So after my rebuilding and introduction thread two months back, I took the advice of the many contributors. I've done the Capital One secured and placed myself in their rebuilder bucket (hoping to get out of platinum in two years), secured a Discover IT, and have done some cleaning up on my reports. I settled two charged off accounts with NFCU recently and they have not reported yet (it was very recent so I don't expect it to hit for a month). When they do hit and reflect being paid as agreed/settled, will it help my credit start to go up more? Will it have as high a negative impact that it did? Basically I'm wanting it to show that I've taken charge and have taken responsibility with my finances. Thanks everyone! I too hope to eventually be a contributor here and help people with my journey!
When they report updated status as paid (i.e., no longer delinquent), that will effectively update the total period of delinquency since date of initial delinquency, which will, similar to updated reporting of, for example, 60-late to 90-late, likely result in a temporary negative scoring impact. However, update to paid will then prevent any further extension of the period of delinquency, and thus permit the collection to then begin to age in scoring impact.
Thus, while paying may result in a temporary negative impact, in the longer term, it will preclude further increase in negative scoring effect of the collection.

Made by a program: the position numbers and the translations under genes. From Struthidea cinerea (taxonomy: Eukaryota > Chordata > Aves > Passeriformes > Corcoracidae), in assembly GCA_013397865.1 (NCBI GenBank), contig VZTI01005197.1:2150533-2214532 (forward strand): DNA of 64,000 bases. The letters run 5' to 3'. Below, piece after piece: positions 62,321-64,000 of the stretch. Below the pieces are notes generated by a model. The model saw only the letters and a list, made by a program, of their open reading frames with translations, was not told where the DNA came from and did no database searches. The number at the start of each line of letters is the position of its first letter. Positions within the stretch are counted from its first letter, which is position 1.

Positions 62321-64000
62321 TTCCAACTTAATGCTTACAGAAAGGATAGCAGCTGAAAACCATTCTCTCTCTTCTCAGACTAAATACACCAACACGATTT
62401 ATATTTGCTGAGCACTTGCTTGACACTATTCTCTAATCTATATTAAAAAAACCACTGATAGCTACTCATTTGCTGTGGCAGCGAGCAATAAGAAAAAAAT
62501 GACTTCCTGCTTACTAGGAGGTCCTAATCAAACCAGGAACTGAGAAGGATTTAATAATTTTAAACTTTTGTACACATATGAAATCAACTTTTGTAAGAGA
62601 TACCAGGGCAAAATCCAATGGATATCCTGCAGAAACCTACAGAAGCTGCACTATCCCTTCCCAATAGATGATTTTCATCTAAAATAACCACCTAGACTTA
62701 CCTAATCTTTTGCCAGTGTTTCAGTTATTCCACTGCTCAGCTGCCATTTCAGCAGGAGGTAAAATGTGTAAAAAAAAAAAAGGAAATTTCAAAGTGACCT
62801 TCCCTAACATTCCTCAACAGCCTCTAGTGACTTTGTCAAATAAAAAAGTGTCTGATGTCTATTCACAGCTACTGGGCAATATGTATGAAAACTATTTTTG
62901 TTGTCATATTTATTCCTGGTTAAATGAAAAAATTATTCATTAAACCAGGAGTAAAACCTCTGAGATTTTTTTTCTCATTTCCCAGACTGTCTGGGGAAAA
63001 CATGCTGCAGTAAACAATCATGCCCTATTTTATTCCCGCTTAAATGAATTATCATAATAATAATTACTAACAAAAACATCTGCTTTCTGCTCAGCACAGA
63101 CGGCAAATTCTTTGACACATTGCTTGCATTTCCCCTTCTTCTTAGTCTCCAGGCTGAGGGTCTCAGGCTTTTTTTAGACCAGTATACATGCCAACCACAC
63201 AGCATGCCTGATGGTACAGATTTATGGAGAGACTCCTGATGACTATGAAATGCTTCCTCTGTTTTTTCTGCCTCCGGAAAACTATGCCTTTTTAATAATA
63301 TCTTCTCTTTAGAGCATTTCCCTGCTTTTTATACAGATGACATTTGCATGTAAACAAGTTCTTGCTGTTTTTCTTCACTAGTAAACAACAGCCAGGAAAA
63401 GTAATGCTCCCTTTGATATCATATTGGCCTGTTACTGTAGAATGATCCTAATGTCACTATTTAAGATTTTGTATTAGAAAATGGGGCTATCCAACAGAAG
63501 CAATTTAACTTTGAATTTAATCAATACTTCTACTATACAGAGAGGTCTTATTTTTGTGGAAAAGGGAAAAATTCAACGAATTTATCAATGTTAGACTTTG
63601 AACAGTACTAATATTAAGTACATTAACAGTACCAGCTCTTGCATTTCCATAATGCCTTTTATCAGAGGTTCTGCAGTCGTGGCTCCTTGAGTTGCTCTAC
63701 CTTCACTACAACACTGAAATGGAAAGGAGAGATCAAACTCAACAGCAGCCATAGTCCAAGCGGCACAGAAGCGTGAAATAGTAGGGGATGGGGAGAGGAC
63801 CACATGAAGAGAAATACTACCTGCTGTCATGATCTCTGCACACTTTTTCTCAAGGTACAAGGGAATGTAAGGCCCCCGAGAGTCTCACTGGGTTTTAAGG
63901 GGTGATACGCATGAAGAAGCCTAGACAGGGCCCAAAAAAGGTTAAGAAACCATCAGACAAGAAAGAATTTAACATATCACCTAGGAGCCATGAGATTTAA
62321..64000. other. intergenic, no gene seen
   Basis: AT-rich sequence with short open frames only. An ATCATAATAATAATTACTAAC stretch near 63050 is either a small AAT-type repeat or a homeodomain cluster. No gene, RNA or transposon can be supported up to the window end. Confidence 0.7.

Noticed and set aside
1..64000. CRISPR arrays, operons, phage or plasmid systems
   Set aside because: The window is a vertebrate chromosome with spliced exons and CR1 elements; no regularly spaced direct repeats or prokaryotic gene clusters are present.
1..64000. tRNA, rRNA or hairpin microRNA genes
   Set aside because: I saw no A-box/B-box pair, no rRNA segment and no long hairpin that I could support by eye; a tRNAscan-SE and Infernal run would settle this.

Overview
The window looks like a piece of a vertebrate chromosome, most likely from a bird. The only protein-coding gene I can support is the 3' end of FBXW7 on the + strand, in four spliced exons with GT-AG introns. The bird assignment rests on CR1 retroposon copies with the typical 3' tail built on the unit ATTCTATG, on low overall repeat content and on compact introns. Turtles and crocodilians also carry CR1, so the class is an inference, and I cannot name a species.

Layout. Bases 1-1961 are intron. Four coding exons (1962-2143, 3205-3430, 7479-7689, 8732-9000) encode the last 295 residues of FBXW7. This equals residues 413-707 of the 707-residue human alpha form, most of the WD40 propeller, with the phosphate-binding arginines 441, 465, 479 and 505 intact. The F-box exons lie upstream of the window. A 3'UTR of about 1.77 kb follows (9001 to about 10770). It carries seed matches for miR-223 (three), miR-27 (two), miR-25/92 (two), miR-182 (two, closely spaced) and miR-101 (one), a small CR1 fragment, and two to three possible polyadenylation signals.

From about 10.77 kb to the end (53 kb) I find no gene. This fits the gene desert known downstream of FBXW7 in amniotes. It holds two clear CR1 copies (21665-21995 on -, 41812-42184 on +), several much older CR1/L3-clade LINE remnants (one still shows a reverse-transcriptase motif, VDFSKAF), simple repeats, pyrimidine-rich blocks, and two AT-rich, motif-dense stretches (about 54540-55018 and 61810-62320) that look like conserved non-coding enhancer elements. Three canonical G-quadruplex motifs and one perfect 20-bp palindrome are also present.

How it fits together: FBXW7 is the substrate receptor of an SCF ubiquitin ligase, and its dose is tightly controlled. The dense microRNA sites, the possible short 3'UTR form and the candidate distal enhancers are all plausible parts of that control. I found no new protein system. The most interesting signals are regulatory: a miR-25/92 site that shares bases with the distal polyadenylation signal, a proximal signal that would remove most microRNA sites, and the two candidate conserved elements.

While not a scoring factor, a significant postive impact is that, upon a manual review, the debt will now show as discharged.
Many applications for new credit, expecially if a detailed manual review is involved, such as the application for a mortgate, will result in denial regardless of score if there is any unpaid, delinquent debt reported as a CO or collection.......
Okay great! I'm waiting for my DiscoverIt card to arrive in the mail it's taken longer than usual because of local weather here. But I'm attacking this head on and that's what I wanted to hear. I don't mind the temporary negative hit. It's a marathon not a sprint. Or how I'm looking at it, 10 hours in the saddle in a weekend stage race descending downhill to the win.
Keep in mind, building credit is a marathon, not a sprint. It involves demonstrating to a potential creditor that you can handle credit responsibly. If you have open, active credit accounts that are being paid on time and pay all of your bills on time every time, apply for credit only when you actually need it and use credit cards sparingly, maintaining low credit utilization, then you’re going to earn and maintain great credit scores. It would be impossible for you not to do so. This is the fastest way you can build good, solid credit, however, it is going to take time.
It's a knife to my heart knowing that you're now dead to NFCU. Is there anything you can do to pay them in full?
They are fabulous to have in your back pocket.